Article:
Gestational diabetes (GDM) is a type of diabetes that develops during pregnancy. This disorder, characterized by elevated blood sugar levels, is usually diagnosed between 24 and 28 weeks gestation. The cornerstones of managing GDM include regular physical activity and a nutritious, well balanced diet that controls the amount of carbohydrates at meals and snacks. While it’s essential for women with GDM to meet with a dietitian to receive a meal plan that takes individual calorie and nutrient needs into account, sample menu ideas can provide ideas to get started before this dietitian visit.
A healthy diet is an important part of any pregnancy. For women with GDM, a nutritious, balanced diet promotes adequate weight gain and optimal fetal growth -- and also helps manage blood sugar levels. Because carbohydrate foods such as breads, grains, fruit, milk, starchy vegetables and desserts impact blood sugar the most, women with GDM need to ensure they are spreading these foods throughout the day, and limiting added sugars, desserts, and other sweets. Also, women with GDM are encouraged to eat every 2 to 3 hours -- typically 3 meals and 3 snacks daily -- to control blood sugars and provide necessary nourishment.
Carbohydrate-containing foods are converted to glucose or sugar in the body, and insulin is necessary to remove excess sugar from the blood and to help the body use this sugar for energy. Women with GDM often have less effective insulin action in the morning, so in order to control post-meal blood sugars, carbohydrates may need to be more restricted at breakfast compared to the other daily meals. A whole grain selection along with a high protein food can be an ideal breakfast for a woman with GDM. Examples include: - Whole wheat English muffin, peanut butter and low sugar jelly - Oatmeal with cinnamon and sliced almonds - Scrambled eggs, whole grain bread, and a sliced tomato. - Quesadilla made with corn or whole wheat flour tortillas and shredded cheese
Lunch and Dinner Ideas
Lunch and dinner meals should be balanced, ideally containing each of the following foods: - Whole grain, bean or starchy vegetable such as potato or corn - Fruit - Vegetable - High protein food such as meat, chicken, fish, eggs, tofu or nuts - Calcium-rich selection such as milk, yogurt, cheese or calcium-fortified soy or almond milk
Meal ideas for lunch and dinner can be: - Turkey sandwich on whole wheat bread with sliced apple, fresh cauliflower and 1 cup of milk - Vegetable salad with chicken, black beans, diced pear, shredded cheese and a small amount of salad dressing, along with whole grain crackers - Fish tacos, pinto beans, salsa, diced mango and 1 cup of milk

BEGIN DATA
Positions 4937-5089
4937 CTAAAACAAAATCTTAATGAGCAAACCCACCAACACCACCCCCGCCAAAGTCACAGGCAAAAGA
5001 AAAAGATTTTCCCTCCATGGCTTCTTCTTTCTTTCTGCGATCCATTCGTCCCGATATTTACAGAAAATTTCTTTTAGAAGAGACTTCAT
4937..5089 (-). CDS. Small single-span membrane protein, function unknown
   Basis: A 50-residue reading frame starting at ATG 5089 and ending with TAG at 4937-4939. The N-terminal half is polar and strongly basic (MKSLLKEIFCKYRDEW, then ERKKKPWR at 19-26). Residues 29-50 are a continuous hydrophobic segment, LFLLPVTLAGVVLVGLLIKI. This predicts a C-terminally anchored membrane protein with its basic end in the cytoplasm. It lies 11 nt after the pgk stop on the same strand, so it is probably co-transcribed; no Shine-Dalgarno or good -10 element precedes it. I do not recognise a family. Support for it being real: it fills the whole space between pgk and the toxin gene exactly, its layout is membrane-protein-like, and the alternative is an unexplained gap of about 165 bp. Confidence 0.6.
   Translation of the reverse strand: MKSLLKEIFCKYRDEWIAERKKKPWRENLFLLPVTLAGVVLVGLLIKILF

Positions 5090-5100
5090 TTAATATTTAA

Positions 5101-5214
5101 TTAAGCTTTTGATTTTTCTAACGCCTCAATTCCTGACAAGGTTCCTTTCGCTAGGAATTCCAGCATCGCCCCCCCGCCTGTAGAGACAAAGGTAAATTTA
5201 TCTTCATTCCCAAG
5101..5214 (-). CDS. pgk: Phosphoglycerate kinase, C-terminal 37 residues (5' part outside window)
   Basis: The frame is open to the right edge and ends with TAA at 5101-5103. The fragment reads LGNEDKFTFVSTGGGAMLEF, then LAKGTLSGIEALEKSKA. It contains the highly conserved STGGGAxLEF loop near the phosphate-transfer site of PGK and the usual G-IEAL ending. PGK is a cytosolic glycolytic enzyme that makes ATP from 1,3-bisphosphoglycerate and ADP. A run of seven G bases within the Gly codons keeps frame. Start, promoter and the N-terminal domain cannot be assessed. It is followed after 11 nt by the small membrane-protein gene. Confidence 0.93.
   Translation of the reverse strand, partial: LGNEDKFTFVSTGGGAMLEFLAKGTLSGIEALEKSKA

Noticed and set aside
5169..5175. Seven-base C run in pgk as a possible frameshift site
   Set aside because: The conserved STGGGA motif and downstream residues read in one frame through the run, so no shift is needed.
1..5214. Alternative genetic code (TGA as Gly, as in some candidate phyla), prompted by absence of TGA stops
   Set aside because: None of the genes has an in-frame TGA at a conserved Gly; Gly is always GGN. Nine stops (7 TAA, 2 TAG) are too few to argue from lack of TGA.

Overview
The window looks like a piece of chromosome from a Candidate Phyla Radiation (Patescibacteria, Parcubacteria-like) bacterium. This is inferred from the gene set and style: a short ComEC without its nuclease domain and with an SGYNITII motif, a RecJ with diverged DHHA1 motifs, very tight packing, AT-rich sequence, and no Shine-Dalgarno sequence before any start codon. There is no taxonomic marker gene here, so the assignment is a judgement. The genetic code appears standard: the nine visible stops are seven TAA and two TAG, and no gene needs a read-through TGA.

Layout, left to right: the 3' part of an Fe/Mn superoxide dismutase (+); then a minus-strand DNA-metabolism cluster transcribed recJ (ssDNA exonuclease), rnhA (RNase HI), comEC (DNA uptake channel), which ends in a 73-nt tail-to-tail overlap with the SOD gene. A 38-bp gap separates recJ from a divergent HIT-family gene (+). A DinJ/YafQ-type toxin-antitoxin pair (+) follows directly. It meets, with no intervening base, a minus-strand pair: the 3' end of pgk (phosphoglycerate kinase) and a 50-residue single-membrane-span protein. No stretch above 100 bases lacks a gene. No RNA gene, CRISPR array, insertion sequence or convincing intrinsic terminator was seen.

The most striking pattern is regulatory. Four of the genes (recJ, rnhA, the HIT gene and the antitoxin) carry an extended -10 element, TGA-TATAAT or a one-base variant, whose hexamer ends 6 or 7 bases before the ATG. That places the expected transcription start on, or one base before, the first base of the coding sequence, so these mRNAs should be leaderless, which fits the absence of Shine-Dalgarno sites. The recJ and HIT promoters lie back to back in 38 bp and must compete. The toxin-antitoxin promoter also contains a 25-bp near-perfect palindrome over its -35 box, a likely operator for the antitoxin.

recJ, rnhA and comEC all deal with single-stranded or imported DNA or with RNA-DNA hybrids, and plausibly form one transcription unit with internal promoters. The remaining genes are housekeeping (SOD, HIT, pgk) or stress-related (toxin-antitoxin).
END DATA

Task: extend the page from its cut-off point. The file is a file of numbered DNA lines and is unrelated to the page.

An easy way to plan lunch and dinner meals is by using the plate method. This visual makes it simple to put together nutritious and blood sugar-friendly meals. The plate method recommends one-fourth of the plate be filled with a high protein food, one-fourth of the plate with a grain, bean or starchy vegetable, and the other half of the plate filled with mostly vegetables and a small amount of fruit. An example of a meal using this plate method is one-half plate of stir-fried shrimp and vegetables, one-fourth plate of brown rice, and one-fourth plate of fresh strawberries. The plate method also recommends inclusion of a calcium-rich food such as milk or yogurt.
In order to control blood sugar levels, excessive carbohydrate intake needs to be avoided. However, women with GDM need to eat enough carbohydrates to make sure the fetal brain receives a regular, adequate supply of energy from food. Snacks are a helpful way to meet this need. Healthful snack choices will contain a source of carbohydrate along with a protein food. Fresh vegetables can be added as well. Examples include: - Blueberries and walnuts - Whole wheat bread and peanut butter - Plain or light yogurt with a small amount of berries - Baked pita chips, cucumbers and hummus - Cheese stick, whole wheat crackers and carrot sticks
Gestational diabetes is a condition that can lead to pregnancy complications if not well managed. See your doctor regularly, and make the necessary changes to improve diet and exercise. Meet with a dietitian to receive a personalized meal plan which can help you tightly manage your blood sugars. If lifestyle changes are not sufficient to bring blood sugar readings within your target ranges, your doctor may recommend pills or insulin.
Reviewed by: Kay Peck, MPH, RD